A notable disparity exists between the data that consumers are the most worried about protecting and the dollar value that data has to cyber-criminals, which the reports suggested underscores the fluidity of the value of personal information. “Just like financial markets, the value of personal information rises and falls based on political, economic and social factors. The economic principles of supply and demand also affect how cyber-criminals sell and purchase stolen information.”
Attackers are harnessing the power of the internet, leveraging the proliferation of devices in the ever-expanding internet of things (IoT) to launch terabit-per-second–scale distributed denial-of-service (DDoS) attacks, according to NETSCOUT’s 2018 Threat Intelligence Report.
DDoS attackers represent a wide range of actors with various motivations. While some are malware authors, others are opportunistic criminals taking advantage of affordable services for hire. “They are a busy group, constantly developing new technologies and enabling new services while utilizing known vulnerabilities, pre-existing botnets and well-understood attack techniques,” the report wrote.
Additionally, DDoS attacks continue to grow in size, volume, frequency and targets with advanced persistent threat (APT) groups expanding beyond traditional areas. Attackers are using new DDoS attack vectors and methods, with 2018 giving way to the DDoS terabit attack era. Thus far, the largest DDoS attack ever recorded was at 1.7Tbps, NETSCOUT Arbor wrote in a press release.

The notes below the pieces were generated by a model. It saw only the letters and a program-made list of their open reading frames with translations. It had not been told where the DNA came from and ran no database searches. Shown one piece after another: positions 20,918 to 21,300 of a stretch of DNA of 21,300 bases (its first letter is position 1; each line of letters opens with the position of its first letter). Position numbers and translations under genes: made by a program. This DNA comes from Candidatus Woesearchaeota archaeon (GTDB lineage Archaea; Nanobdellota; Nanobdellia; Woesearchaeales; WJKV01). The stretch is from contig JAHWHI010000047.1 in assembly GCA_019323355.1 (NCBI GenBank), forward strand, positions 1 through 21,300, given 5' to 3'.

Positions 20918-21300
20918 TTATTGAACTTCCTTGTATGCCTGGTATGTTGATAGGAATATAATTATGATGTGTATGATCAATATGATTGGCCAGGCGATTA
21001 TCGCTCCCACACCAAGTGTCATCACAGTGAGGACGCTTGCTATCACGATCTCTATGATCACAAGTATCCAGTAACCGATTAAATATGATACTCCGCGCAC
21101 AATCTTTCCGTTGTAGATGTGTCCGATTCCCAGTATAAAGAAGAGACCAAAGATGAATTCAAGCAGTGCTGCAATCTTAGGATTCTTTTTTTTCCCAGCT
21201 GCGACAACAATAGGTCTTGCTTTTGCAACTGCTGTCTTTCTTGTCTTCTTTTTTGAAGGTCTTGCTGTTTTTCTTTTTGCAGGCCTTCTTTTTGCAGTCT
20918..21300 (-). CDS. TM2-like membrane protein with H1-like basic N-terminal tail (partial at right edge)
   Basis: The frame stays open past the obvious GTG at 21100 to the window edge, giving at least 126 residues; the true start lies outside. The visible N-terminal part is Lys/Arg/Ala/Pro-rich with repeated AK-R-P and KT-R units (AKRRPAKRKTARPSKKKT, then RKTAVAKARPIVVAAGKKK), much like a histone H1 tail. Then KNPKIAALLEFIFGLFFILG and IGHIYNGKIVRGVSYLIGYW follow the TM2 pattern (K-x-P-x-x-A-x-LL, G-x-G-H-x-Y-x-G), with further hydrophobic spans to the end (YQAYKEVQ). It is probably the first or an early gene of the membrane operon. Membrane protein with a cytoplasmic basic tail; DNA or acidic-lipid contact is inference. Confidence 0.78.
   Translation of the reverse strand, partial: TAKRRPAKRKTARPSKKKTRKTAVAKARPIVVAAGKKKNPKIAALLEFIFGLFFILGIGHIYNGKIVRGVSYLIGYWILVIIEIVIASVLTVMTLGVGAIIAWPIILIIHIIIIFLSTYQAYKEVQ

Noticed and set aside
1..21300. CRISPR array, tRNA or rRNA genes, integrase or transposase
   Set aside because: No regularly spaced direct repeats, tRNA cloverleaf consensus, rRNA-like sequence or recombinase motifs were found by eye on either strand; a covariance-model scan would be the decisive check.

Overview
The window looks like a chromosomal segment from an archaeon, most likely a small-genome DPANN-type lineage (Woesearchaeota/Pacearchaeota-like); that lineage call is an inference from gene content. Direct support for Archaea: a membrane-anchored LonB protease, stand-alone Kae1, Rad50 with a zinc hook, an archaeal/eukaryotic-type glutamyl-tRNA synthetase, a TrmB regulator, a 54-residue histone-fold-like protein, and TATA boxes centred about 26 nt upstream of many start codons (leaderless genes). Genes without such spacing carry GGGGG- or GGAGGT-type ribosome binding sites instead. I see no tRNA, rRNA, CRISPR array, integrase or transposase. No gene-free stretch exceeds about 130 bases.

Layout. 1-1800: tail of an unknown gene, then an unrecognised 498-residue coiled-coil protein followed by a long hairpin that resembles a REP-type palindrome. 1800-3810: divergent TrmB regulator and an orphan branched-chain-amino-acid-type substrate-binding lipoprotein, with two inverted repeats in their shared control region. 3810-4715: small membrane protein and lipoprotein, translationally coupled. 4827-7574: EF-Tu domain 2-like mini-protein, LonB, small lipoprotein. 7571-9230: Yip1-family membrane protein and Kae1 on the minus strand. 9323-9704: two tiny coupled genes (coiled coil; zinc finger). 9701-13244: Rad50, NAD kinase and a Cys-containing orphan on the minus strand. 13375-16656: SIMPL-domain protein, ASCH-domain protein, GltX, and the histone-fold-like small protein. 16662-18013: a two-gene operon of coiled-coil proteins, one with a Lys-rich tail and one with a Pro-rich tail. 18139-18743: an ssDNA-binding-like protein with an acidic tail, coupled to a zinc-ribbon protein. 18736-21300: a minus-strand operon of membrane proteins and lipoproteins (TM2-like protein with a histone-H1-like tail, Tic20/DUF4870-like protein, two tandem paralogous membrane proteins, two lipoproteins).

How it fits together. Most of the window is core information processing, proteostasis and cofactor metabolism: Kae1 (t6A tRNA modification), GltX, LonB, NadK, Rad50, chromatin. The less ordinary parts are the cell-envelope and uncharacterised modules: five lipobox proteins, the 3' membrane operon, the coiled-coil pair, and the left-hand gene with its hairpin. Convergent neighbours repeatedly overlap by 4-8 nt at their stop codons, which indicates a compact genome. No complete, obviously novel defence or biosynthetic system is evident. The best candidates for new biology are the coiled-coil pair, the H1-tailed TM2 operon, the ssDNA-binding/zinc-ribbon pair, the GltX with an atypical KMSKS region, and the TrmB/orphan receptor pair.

The first half of 2018 saw 47 DDoS attacks larger than 300Gbps, nearly seven times the number of attacks seen during the same period in 2017. “DDoS activity now often involves hundreds of thousands—or even millions— of victims who largely serve to amplify the attack or end up as collateral damage, as indicated by the SSDP diffraction attacks that originated in 2015 and resurfaced this year,” the report wrote.
The threat landscape is moving more rapidly as attacks modify their tactics, according to Hardik Modi, head of ASERT. “Methods that are commonplace in the DDoS threat tool kit have sprung to crimeware and espionage. This accelerating internet-scale threat paradigm changes the frontiers for where and how attacks can be launched, observed and interdicted.”
The report also found that state-sponsored activity has become more commonplace with a broad tier of nation-state APT groups leveraging internet-scale attacks, such as NotPetya, CCleaner and VPNFilter. In addition, crimeware actors, inspired by these large-scale global attacks, have adopted the self-propagation technique, which allows malware to easily spread more rapidly.
The vast majority of IT decision makers appear to believe the hype surrounding artificial intelligence as a means to enhance cybersecurity.
An ESET poll of 900 IT leaders in the US, UK and Germany found a disappointing 75% believe AI is a ‘silver bullet’ to helping them counter online threats.
Respondents from the US (82%) were much more willing to believe the hype than their counterparts in the UK (67%) and Germany (66%).
Most of those polled claimed that AI and machine learning would help their organization to detect and respond to threats faster (79%) and help solve skills shortages (77%).
There’s certainly evidence to suggest that the emerging technology can help IT teams in this way — by spotting patterns indicative of a threat more quickly than human eyes could, and automating detections to take the strain off stretched cybersecurity teams.
However, no single technology should be viewed as a ‘silver bullet,’ according to ESET CTO, Juraj Malcho.
“If the past decade has taught us anything, it’s that some things do not have an easy solution — especially in cyber-space where the playing field can shift in a matter of minutes. In today’s business environment, it would be unwise to rely solely on one technology to build a robust cyber defense,” he said.